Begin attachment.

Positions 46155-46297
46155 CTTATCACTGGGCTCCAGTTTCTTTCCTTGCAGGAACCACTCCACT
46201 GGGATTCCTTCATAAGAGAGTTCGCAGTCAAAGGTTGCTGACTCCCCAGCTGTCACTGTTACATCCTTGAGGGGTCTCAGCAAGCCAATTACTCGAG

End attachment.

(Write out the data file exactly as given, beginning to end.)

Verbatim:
Positions 46155-46297
46155 CTTATCACTGGGCTCCAGTTTCTTTCCTTGCAGGAACCACTCCACT
46201 GGGATTCCTTCATAAGAGAGTTCGCAGTCAAAGGTTGCTGACTCCCCAGCTGTCACTGTTACATCCTTGAGGGGTCTCAGCAAGCCAATTACTCGAG